At a point when the governance of most of the corporations is being questioned like never, it’s obvious that a campaign was started by David Murray against ASX corporate governance rules. The reputation of the corporate sector has rarely been attacked so regularly, whether it is the royal commission into the financial services, environmentalists upset at Coles' backflip on plastic bags, the airway giant Qantas’ support for same-sex marriage or the Prime Minister declaring war against the energy companies. Amongst all, the big four banks were impacted the most in terms of reputation and made a $6 billion loss in the market value of AMP, which is chaired by Mr. David Murray.
However, surprisingly the power list is led by a leader in the banking sector ‘Commonwealth Bank of Australia’ chairman Catherine Livingstone. Ms. Livingstone, as the head of the board managing the biggest bank, which holds almost a third of deposits and sells a quarter of the country's home loans, is not just unquestionably powerful. Others on the list in order of rankings are Andrew Mackenzie on second, followed by Brian Hartzer on third, Nicholas Moore and Shemara Wikramanayke on fourth, continuing the corporate power list is Rob Scott on fifth, followed by David Murray on sixth, Scott Charlton stands on seventh while Anthony Pratt on eighth, Peter Coleman is on the ninth position and to close the list on tenth is Alan Joyce.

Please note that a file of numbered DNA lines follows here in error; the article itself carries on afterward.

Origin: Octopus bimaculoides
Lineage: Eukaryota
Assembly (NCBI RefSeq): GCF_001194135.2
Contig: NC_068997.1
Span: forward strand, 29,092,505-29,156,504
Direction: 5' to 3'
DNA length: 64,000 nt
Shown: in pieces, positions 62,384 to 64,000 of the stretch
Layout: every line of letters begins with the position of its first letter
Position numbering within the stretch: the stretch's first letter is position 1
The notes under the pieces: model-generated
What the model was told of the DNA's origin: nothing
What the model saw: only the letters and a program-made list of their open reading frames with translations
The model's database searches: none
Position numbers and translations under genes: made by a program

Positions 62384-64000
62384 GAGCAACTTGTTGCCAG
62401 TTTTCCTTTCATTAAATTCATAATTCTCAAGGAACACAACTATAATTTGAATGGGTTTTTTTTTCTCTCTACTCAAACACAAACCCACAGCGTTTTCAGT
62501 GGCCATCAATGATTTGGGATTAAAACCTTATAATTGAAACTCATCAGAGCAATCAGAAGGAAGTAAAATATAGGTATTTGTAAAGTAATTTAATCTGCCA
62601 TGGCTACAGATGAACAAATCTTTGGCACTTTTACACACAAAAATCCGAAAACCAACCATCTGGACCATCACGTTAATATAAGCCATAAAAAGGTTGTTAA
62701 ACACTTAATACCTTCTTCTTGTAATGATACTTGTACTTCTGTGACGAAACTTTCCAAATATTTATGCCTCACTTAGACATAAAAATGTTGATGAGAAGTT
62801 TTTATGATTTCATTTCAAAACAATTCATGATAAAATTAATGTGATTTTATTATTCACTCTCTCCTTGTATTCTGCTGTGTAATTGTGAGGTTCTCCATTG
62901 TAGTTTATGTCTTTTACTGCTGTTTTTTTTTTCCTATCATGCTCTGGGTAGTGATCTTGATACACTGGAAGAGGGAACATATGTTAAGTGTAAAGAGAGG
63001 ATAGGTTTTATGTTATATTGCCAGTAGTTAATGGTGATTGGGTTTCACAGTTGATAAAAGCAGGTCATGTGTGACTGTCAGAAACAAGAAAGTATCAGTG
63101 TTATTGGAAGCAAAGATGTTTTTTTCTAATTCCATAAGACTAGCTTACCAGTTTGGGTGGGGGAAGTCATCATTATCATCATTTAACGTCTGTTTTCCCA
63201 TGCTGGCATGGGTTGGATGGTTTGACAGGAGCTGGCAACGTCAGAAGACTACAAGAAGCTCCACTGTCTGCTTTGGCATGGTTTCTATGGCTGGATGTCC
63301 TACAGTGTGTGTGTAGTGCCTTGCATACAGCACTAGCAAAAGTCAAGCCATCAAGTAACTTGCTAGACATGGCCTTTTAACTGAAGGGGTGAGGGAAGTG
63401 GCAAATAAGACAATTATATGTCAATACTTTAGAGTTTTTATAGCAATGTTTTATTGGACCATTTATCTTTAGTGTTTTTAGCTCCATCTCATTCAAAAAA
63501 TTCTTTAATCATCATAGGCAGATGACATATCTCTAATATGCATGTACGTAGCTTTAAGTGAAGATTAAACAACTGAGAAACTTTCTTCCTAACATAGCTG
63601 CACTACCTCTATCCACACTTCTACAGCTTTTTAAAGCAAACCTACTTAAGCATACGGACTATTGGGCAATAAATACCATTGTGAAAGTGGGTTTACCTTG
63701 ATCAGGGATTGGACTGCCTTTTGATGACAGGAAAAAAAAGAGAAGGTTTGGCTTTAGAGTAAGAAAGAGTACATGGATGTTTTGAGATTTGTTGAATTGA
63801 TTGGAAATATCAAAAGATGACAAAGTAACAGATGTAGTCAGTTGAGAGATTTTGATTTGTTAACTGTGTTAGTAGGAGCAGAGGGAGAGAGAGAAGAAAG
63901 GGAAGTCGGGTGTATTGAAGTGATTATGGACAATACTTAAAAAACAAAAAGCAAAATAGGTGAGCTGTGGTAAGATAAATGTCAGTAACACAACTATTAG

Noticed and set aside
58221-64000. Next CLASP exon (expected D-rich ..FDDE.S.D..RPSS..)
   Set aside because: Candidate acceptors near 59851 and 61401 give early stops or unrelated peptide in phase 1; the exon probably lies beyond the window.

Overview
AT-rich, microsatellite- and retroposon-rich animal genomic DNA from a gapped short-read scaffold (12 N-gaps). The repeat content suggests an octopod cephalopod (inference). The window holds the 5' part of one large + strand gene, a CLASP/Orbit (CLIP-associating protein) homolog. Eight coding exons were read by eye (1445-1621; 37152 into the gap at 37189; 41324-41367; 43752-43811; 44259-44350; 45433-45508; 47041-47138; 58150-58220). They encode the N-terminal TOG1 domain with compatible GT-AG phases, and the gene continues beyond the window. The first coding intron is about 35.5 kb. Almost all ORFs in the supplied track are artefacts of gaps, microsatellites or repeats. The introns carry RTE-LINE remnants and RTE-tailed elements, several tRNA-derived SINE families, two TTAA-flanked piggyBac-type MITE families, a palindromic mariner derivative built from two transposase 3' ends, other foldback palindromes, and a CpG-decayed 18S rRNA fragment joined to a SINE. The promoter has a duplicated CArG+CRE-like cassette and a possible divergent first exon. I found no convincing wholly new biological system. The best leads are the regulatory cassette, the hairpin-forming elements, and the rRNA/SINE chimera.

Power is changing, which is demonstrated by the leaders on the 2018 corporate power list. Trust in institutions is lost which makes them realize the importance of individual values, across politics and business. The bank's ability to fix problems relies heavily on reflecting the organization’s values, Livingstone says, which in turn rely on the values of the individual employees. Macquarie Group's Nicholas Moore and Westpac’s Brian Hartzer joined Ms. Livingstone on the corporate power list who have mainly escaped the royal commission's stare. Shemara Wikramanayke for Macquarie group takes over in November and will arguably become one of the most powerful women in the country and the most powerful female chief executive.
Wesfarmers chief executive Rob Scott is another rising leader on the list. The power of Australia's two retail giants, Wesfarmers and Woolworths, remains strong despite of all the hype around the arrival of Amazon in Australia and the success of challengers such as Aldi. After Coles spin off into a separate company ‘Wesfarmers’ will be a very different business while retaining 15 percent stake in the business. On the other side Transurban chief executive Scott Charlton’s next move is known to investors that he will complete the $9.3 billion WestConnex toll roads in Sydney. CBA emerges from a tough year, the chief executive Livingstone believes that will depend not just on how investors view the company, but also on regulators, politicians and the community to see the bank is acting with integrity. Primarily it is a concern of responsibility and accountability as per the chief executive.
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